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Can You Plug a Surge Protector Into a Surge Protector?

A household surge protector on a wood tabletop.A household surge protector on a wood tabletop.
BW Folsom /

Many people wonder whether it’s a good idea to connect two surge protectors, either to provide additional protection or to gain access to more power outlets. The simple answer is no, and for good reason.

Can You Double Up on Surge Protectors?

One surge protector that is plugged into another is connected in series, which means power flows from one protector to the other. The only additional protection that plugging one surge protector into another could provide is redundancy. That is to say, if the first surge protector happens to fail, the second will still be functional.

You do not gain the ability to absorb a greater amount of power in the event of a surge. Different surge protectors can trigger at different voltage levels, so the one with the lowest trigger point should trigger first and absorb the excess power.

There is some evidence to suggest that the protection capabilities of a surge protector can be tampered with if you daisy chain the two devices, and many protector warranties are void if you partake in this practice. That includes any insurance cover that the strip may advertise.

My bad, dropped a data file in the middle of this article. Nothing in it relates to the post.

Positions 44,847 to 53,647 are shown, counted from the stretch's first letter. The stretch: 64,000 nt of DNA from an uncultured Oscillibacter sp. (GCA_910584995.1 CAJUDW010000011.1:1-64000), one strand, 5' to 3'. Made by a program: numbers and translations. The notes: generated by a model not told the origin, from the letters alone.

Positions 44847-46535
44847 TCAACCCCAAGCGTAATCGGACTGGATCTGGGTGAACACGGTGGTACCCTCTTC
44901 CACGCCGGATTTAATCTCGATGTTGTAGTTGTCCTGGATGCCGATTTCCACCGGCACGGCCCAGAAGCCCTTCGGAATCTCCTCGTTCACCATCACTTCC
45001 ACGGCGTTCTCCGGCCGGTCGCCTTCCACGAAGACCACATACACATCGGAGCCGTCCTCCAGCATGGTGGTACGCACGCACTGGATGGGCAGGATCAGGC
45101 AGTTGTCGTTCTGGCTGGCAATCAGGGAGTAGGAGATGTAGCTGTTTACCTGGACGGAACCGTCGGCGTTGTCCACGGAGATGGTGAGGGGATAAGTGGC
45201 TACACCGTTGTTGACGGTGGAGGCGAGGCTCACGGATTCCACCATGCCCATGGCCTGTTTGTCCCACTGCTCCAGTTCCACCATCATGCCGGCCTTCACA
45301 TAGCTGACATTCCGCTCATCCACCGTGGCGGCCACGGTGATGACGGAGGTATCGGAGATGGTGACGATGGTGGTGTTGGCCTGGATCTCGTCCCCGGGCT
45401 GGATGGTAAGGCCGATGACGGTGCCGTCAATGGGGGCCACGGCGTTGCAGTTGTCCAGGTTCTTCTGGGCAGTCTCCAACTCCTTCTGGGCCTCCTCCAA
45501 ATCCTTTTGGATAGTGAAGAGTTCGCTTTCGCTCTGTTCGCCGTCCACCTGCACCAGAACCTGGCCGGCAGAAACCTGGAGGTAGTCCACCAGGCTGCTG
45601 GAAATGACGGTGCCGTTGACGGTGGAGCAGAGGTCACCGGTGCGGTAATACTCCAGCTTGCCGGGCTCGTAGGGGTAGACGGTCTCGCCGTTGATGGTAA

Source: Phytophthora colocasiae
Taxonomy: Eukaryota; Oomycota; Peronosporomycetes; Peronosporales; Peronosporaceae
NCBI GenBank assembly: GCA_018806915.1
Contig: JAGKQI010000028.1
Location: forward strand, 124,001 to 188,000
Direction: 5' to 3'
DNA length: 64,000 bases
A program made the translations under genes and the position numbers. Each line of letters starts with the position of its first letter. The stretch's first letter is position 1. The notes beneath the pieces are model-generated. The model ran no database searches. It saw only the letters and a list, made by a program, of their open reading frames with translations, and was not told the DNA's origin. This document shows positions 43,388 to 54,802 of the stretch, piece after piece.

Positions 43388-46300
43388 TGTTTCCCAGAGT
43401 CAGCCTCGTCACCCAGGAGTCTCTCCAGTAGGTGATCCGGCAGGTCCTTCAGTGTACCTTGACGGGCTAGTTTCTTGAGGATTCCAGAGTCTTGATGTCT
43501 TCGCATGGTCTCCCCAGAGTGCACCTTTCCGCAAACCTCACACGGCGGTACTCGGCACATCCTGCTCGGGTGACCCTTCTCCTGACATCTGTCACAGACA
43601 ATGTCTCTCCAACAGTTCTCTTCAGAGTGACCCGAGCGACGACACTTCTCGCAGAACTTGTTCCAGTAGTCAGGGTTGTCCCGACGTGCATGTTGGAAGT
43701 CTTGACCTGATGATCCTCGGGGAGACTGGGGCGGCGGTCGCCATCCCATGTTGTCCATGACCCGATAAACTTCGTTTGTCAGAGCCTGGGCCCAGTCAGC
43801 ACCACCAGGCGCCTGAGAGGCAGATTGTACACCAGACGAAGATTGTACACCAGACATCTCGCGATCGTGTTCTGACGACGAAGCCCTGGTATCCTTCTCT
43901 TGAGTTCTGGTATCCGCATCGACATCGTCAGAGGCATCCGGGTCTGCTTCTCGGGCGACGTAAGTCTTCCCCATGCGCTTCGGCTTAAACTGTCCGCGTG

Daisy Chaining Power Strips With Surge Protectors Could Be Dangerous

You’ve probably been warned not to “daisy chain” power strips before, and that’s for good reason. While power strips are far safer than they once were, the more devices you have connected to a single strip, the more likely you are to overload the strip that’s closest to the wall outlet.

A power strip that is carrying a high load or exceeding its rated load may overheat and cause a fire. In some countries (like the UK) a fuse would likely blow before the power strip become overloaded. In other countries, there is no fuse to provide such protection.

Many power strips provide surge protection, and much of the time that’s what people think of when the term is used. You can also buy single pass-through sockets that provide surge protection, but even these are rated for a specific load. In many instances, devices that do not use a lot of power (like a phone charger, alarm clock, or bedside lamp) are unlikely to cause an issue.

However, the risk increases when you plug thirstier devices like kettles and heaters into a power strip. If you do plan on plugging one strip into another, make sure that the total power draw does not exceed the rating of the strip closest to the wall. You will find this rating printed on the power strip.

You should also be suspicious of cheap power strips that may not be up to code.

Want More Protection? Use a Home Surge Suppressor

If you’re eager for more protection against power surges, consider a whole house surge protector. These connect directly to your power supply, protecting everything in your house against the dreaded surge.

Protectors like the Siemens FS100 cost a few hundred dollars and provide whole-house protection. You no longer have to worry whether or not an expensive device like a laptop or TV is connected to a surge protector, and many protect phone and cable lines too.

Whole House Surge Protector

If you’re sticking with power strip surge protectors, understanding when to replace your surge protector is important.

RELATED: Why (and When) You Need to Replace Your Surge Protector


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